This is part of IEEE Spectrum's special report: Winners & Losers VII
In September, when Samsung boasted at a Taipei industry conference that it could make smartphone chips with PC-like performance, a company in Austin, Texas, took an offstage bow.
It was Intrinsity, a small chip designer, that had made the South Korean silicon giant’s claims possible. It had taken the 650-megahertz ARM Cortex-A8—a CPU designed for smartphones, licensed to Samsung by ARM Holdings—and hot-rodded it into a 1-gigahertz processor dubbed Hummingbird. The result could, with Samsung’s backing, power an impressive portion of the next generation of must-have mobile devices. Some even speculate that Apple itself will put Hummingbird in a coming upgrade to its iPhone. It’s all happening very quickly for a start-up that still shares office space with a local magazine and a dentist.
Now that it’s souping up a next-generation Cortex-A9 for an undisclosed partner, Intrinsity is bidding to carve itself a slice of the market for higher-priced smartphones, netbooks, and other portables. And what a market it is! Just as PCs supplanted minicomputers and laptops supplanted PCs, so smartphones and netbooks will replace laptops for many of their uses. Intrinsity and other designers stand to do well for themselves.
”We’re a speed shop that doesn’t go and burn a lot of fuel in the process,” says Intrinsity president and CEO Bob Russo. He and his 99 engineers grease the wheels of a CPU by trimming inefficiencies in the way logic gates are used.
For instance, when those engineers found that the conventional Cortex-A8 used 20 logical steps to perform some simple binary addition functions, they worked out a way to do the same job in four steps, saving computation time. Because this made some regions in the A8 speed up, the transistors in other regions needed to accommodate less traffic and therefore could be shrunk. Smaller transistors mean less power consumption—a critical element in a battery-powered device.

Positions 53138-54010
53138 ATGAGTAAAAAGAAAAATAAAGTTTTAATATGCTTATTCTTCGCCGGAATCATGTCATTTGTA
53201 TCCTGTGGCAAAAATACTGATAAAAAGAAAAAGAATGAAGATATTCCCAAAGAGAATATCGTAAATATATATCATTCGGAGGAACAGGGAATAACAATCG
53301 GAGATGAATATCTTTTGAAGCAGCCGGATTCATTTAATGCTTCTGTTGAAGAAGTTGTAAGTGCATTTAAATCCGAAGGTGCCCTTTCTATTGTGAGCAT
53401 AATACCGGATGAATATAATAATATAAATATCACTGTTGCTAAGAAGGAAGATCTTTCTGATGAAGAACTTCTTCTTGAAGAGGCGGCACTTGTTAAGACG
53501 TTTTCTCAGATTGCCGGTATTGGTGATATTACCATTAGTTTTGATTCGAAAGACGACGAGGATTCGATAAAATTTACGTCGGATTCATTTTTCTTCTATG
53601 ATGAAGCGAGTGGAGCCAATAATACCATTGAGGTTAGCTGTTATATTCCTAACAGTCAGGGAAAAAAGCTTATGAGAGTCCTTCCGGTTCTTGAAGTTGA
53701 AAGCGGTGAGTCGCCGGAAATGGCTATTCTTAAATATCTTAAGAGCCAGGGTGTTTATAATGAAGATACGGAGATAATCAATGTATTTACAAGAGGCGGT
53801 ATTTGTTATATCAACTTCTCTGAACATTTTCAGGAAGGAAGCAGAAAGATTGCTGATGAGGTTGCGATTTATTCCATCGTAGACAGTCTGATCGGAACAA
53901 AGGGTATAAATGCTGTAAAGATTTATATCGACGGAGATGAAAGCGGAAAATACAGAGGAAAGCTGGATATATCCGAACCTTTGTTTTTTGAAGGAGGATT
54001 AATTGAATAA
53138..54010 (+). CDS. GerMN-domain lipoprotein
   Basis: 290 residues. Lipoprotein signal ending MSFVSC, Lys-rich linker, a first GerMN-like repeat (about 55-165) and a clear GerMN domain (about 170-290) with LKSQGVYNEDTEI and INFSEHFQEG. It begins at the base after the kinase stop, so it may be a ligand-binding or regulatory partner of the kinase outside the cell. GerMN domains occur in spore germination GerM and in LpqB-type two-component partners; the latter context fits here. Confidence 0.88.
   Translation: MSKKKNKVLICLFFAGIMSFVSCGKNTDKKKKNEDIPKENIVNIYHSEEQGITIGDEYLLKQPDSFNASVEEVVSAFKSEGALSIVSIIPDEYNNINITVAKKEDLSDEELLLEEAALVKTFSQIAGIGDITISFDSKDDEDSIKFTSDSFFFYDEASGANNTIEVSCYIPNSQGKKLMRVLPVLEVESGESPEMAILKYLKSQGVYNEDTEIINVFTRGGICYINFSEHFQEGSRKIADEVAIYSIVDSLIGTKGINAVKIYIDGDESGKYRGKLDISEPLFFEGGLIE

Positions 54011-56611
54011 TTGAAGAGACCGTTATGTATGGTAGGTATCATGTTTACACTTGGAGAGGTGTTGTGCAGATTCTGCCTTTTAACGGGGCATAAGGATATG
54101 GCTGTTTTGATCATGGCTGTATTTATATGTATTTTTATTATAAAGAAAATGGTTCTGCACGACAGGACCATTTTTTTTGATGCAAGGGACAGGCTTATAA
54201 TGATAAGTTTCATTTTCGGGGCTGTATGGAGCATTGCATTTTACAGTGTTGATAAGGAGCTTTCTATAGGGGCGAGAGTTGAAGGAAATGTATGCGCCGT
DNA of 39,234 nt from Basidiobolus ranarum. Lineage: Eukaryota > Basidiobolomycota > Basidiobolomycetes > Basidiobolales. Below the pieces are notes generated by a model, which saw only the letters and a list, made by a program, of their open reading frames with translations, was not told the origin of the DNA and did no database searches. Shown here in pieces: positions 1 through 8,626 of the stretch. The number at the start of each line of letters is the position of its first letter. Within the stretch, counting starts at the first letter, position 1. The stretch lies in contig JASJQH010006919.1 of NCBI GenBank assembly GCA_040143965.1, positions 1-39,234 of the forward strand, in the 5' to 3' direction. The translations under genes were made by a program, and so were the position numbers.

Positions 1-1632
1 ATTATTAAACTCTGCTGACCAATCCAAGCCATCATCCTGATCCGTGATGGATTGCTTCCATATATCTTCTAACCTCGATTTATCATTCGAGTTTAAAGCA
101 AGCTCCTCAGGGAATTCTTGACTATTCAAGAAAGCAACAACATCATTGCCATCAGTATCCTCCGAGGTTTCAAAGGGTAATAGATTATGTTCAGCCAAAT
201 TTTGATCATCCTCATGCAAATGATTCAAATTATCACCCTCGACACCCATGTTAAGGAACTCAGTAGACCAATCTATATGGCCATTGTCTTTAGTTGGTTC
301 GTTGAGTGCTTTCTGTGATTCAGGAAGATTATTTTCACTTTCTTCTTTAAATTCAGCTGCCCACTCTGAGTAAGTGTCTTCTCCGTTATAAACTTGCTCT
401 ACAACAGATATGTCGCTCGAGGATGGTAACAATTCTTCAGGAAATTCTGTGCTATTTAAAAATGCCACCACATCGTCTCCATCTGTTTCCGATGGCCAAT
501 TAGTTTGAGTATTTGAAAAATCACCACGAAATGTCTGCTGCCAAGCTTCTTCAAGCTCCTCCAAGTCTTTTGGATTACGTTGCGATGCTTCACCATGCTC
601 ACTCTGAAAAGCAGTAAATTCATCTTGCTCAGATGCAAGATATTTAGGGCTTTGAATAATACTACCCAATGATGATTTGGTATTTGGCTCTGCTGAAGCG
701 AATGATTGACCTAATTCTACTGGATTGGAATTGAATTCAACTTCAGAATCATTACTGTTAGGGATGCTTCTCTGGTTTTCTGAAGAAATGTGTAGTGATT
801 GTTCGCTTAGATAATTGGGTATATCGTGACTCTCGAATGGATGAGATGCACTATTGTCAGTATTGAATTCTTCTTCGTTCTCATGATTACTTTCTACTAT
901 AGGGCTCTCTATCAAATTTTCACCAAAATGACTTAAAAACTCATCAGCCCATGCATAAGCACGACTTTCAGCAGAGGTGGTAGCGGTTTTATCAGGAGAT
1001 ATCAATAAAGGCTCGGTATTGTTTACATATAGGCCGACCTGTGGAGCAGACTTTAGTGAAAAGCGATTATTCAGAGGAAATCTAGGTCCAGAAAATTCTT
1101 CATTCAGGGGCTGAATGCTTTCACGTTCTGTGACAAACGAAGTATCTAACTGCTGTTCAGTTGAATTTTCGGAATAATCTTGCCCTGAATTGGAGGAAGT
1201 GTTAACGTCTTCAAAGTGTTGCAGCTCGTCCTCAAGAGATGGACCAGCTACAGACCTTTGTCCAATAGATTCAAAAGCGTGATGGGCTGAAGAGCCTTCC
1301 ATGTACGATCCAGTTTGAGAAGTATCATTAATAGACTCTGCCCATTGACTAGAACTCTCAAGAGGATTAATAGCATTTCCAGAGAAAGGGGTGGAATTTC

The key to this and many other performance tricks is the type of logic gate Intrinsity uses: 1-of-n domino logic, or NDL, part of its suite of technologies called Fast14 (named after the atomic number of silicon). Russo says NDL can speed up a logical step by 40 to 60 percent. About a fifth of the A8’s functions are benefiting from it, he adds.
Domino logic is a technology typically used in laptops and desktops, where power consumption isn’t nearly as big a deal as it is in a smartphone. Domino logic does most of its work with n-channel metal-oxide semiconductor (NMOS) transistors, which use electrons to carry charge. In contrast, complementary-metal-oxide semiconductor (CMOS) logic uses equal helpings of both NMOS and p-channel metal-oxide semiconductor (PMOS) transistors, which are slower because they juggle holes—the absences of electrons in a crystal lattice. By relying on faster transistors than CMOS logic does, domino logic can speed computation.
”Choosing to invent a funky new logic structure—without the required factor-of-three improvement—is not a sustainable strategy.”—T.J. Rodgers
”Seems like a lot of work for a modest improvement in performance.”—Kenneth R. Foster
”I’d say the company is a winner, but they seem to be relying on trickiness rather than fundamental technological breakthroughs. Is this a lasting solution for a business model?”—Robert W. Lucky
Today firms such as AMD, IBM, and Intel use domino logic but only in certain circuits. That’s because it consumes more power than CMOS logic, its circuit timing can be more difficult to manage, it’s more sensitive to noise, and it generally requires more time and money to design and implement.
Fast14 puts a twist on domino logic, which lets it use power more economically. One of the most obvious differences is in the way it represents bits. In CMOS logic you can represent the numbers 0 through 3 on two wires as 00, 01, 10, and 11. In traditional ”dual-rail” domino logic, you’d need four wires—two for the bits and two for their complements—so you have to switch twice as many wires every time the output changes, wasting power.